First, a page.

For the Big Fan of the AFI Dallas Film Fest, Some Movie News, Notes and Day Six Picks

Categories: Film
henryselick.jpeg
Patrick Michels
Henry Selick, and friend Coraline, will receive the Texas Avery Award tonight at 7 at the Nasher Sculpture Center.
So, before getting to today's AFI Dallas International Film Festival quick picks, this locally related film note: Former Dallas Observer film critic and all-round good egg Matt Zoller Seitz sends word that he's been commissioned by the Museum of the Moving Image to do a five-part online video series breaking down the works of one Wes Anderson. The first "chapter" bowed yesterday: "The Substance of Style, Pt 1: Wes Anderson and his pantheon of heroes (Schulz, Welles, Truffaut)." And it's well worth a look and listen -- though, as noted previously, I'm a sucker for anything with clips from A Charlie Brown Christmas and, why of course, Bottle Rocket. So, that out of the way ...

There's also this note from the AFI folks concerning a special event not previously penciled in: On Friday at 1:45 p.m. at the Magnolia, the fest will indeed screen, as AFI heads had hoped, Peter Bogdanovich's never-before-screened director's cut of the vastly underrated Texasville, after which the filmmaker will be onhand to discuss the 1990 sequel to The Last Picture Show. The event's free, which means you may wanna start lining up, oh, now, given the long rush lines at the fest's entirely sold-out screenings.

So, speaking of which, on to tonight's must-sees. (Except you, Dave.)

If you're planning on seeing Guillermo Arriaga's The Burning Plain at the Magnolia at 4:30 and you're not already seated in the theater or in the rush line, you're way too late. Which isn't to dissuade you from seeing the film when it's released in September: Last night's packed-house NorthPark screening revealed yet another time-folding, mind-bending, heartbreaking Arriaga concoction; fans of Babel and 21 Grams will find in The Burning Plain a familiar format in which characters and their intentions are revealed slowly and subversively. If it's a bit cold to the touch -- Arriaga has a way of distancing the audience from his subjects using perhaps one too many flashback tricks -- it's still a smartly, wrenchingly told tale about the damage parents inflict upon and pass along to their children.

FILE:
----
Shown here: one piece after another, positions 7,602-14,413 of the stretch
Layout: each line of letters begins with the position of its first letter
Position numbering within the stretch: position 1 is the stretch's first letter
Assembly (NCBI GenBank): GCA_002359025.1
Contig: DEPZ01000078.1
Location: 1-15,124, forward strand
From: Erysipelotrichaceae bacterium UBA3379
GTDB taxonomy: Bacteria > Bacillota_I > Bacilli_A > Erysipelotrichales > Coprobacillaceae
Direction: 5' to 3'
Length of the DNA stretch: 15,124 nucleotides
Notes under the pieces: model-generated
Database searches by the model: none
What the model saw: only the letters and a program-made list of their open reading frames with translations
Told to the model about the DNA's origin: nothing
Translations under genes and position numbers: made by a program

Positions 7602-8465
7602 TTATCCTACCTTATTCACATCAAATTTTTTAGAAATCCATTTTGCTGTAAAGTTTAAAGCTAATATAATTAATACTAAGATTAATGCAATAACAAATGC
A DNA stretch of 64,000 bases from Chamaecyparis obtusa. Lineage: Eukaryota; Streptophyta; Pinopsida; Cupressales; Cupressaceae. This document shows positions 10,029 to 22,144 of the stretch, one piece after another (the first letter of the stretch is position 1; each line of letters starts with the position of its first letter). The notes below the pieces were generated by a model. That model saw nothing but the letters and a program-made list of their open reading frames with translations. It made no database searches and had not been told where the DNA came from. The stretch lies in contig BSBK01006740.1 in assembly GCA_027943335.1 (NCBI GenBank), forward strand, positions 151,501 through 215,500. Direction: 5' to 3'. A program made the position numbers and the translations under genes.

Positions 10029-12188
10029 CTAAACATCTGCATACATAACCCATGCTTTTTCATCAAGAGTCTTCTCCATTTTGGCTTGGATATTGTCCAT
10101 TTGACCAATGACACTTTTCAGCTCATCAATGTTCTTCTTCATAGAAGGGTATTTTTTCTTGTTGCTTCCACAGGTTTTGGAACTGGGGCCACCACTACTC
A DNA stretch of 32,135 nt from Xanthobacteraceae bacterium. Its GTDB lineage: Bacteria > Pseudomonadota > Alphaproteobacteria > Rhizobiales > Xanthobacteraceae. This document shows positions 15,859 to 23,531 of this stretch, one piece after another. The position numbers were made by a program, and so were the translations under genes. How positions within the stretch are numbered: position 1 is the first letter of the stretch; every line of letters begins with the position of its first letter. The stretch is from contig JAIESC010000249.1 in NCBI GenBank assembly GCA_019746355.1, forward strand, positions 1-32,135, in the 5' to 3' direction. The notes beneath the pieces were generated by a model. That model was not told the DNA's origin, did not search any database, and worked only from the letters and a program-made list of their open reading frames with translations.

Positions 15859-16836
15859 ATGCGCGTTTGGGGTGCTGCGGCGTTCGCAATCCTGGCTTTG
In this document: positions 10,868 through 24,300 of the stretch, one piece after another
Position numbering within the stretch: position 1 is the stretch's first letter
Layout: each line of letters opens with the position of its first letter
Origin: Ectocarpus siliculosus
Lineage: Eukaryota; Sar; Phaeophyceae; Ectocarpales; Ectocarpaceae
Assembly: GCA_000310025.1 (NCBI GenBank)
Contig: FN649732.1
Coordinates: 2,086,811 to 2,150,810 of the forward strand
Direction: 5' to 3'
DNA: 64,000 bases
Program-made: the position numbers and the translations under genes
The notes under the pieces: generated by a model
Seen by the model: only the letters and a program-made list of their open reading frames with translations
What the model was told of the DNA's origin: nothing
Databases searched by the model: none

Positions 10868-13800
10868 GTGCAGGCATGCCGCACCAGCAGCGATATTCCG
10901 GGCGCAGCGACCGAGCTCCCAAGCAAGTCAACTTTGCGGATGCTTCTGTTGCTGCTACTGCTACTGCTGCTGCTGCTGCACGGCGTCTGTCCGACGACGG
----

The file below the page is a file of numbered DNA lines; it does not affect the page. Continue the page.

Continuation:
Besides, you'd best line up early at the NorthPark for the 7 p.m. debut of Doug Pray's Art & Copy, in which the director of such estimable docs as Hype! and Surfwise peels back the slick surface of some of the more famous ad campaigns (Just Do It, the Apple 1984 TV spot, I Love New York, Got Milk, etc.) to find the inspiration and artistry beneath. In a town filled with ad agencies, Art & Copy's sure to play to a cram-packed house; no doubt the Richards Group already bought up the joint. Pray will attend for a post-screening Q&A, and the guy's a genuine delight -- as insightful and passionate as the movies he makes.

But, as I noted in this week's paper version of Unfair Park, my pick of the entire festival is Robert Siegel's Big Fan, which is anything but "hilarious," as the Sundance folks noted in their program earlier this year. I won't tout its brilliance yet again, but suffice it to say: If you're a fan of The Ticket or any other sports-talk station 'round town, you'll never listen to your radio the same way ever again. Siegel will attend tonight's screening at 9:45 at NorthPark, after which he and I will chat and take audience questions; the film's star, Patton Oswalt, will join us following tomorrow's screening, which begins at 7 p.m. at NorthPark.

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